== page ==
stamp its boot on your throat at the slightest provocation.
The only people who are unhappy with the Harapan government are the
far right instigators who think that when someone, for example, like
Nurul Izzah Anwar (photo) wants to clean house with a TVET programme. They smell the fear in each other that their corrupt practices would be made public.
Anecdotally speaking, I think the average rakyat knows this. They
know they have been screwed for so long and they understand that the
government is attempting to do things to rectify the situation. That's
the baseline. A small amount of cautious goodwill that should not be
conflated by the social media outpourings by the Harapan faithful.
Khairy Jamaluddin may hope that the PAS/Umno Sungai Kandis tango is a one-off thing,
but we all know that this is the new normal for Malaysian politics. But
here’s the thing. The genie is out of the bottle. Malaysians understand
now that regime change is possible. And however you self-identify,
there’s this feeling that the rakyat can hold the government
accountable. The genie of regime change is out of the bottle.
Umno miscalculated with PAS. Whenever I speak to PAS political
operatives and activists, I get the sense that the base is fired-up. For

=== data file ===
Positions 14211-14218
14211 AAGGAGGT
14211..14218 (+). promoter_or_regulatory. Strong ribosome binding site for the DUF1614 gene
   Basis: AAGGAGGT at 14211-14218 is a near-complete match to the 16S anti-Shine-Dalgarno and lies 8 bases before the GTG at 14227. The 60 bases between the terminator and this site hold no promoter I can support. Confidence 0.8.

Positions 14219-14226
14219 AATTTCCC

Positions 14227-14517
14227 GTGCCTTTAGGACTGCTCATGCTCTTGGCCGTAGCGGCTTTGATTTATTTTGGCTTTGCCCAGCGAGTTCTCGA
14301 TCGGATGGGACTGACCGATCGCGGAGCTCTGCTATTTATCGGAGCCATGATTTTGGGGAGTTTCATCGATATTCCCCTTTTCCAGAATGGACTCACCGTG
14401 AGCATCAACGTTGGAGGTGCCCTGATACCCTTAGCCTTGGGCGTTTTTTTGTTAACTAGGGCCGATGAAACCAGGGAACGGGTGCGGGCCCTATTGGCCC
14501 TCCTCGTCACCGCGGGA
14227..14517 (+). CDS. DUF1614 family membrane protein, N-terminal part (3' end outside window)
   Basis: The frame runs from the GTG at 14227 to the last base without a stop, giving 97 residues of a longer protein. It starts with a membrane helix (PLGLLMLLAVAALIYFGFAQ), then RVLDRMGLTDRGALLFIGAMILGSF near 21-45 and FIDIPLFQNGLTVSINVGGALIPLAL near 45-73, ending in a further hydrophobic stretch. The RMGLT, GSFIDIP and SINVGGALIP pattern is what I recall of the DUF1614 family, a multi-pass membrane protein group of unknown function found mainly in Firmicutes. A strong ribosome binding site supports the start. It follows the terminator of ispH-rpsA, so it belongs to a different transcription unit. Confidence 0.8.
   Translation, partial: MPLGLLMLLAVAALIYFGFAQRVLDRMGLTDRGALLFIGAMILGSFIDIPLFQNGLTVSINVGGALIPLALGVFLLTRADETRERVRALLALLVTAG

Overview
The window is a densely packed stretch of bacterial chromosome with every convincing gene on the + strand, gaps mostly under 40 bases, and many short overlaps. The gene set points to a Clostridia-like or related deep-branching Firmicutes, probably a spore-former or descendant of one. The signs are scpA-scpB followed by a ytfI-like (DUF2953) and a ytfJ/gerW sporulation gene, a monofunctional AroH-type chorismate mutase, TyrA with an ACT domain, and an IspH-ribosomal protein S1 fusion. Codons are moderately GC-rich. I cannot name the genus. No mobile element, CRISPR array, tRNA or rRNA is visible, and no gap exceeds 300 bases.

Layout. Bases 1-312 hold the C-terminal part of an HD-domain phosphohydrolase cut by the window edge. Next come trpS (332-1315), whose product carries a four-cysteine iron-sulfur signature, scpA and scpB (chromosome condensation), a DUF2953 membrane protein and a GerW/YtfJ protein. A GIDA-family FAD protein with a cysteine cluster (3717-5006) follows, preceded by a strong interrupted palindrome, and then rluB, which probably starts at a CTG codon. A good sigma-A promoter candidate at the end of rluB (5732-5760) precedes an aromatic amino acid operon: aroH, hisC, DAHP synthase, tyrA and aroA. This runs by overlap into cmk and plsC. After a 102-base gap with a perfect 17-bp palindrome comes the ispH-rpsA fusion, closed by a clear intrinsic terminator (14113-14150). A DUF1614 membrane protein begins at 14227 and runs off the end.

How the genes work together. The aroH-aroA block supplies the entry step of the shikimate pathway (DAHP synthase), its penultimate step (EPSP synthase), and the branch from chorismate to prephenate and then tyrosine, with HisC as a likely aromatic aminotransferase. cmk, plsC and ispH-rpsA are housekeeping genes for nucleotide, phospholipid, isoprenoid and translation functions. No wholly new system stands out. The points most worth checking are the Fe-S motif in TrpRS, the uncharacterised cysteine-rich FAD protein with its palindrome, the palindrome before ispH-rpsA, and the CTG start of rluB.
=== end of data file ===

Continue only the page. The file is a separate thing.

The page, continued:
once they think they really have the upper hand. PAS may have split the
Malay vote in the last election but they know that this cannot be the
strategy forever. PAS is testing the waters with Umno, knowing full well
that their base is divided on working with Umno.
Slowly shifting to Bersatu
Sooner or later Umno is going to fall before PAS. Look, even the most
unsophisticated PAS member knows that PAS is offering something to the
Malay voting demographic. Religion. What is Umno offering?
Umno can’t say it is the protector of race and religion anymore
because everyone who had a role in propagating that has been slowly
shifting to Bersatu. People like me may complain about the religious and
racial politics of Harapan, but the reality for a majority of
Malaysians is that this sort of equilibrium is something they are used
Ahmad Zahid Hamidi's (photo) nose may twitch whenever he thinks he smells
some sort of transgression in the Malay social and political terrain
but the reality is that most Malays will eventually settle on the fact
that the new ruling coalition will look after their rights, much like Dr
Mahathir Mohamad did when he ran Umno. That’s not a rat he smells –
those are Umno establishment rats abandoning ship.
The best part about this whole new Malaysia is that, for once, the
majority Malay community understands that the power they wield is not
dependent on Umno. If the Malays were really spooked, there would have
been hundreds of thousands at that rally with Rais Yatim. The young Malay vote is the key.
You see it in the way how former propagandists still ply their trade,
aided by young extremist voices, new voices emerging questioning sacred
cows that rattle the cage and the way how, for once, there’s a sense of
real uncertainty when it comes to the Malay vote. This is a good thing.
There is really no point banging the drum on racial and religious
issues. All it does is to remind young Malay voters how they have been
screwed over by the system.
What Harapan should do is encourage young Malays through economic and
social reforms, so they become suspicious whenever a political party
claims that only their party can look after their interests.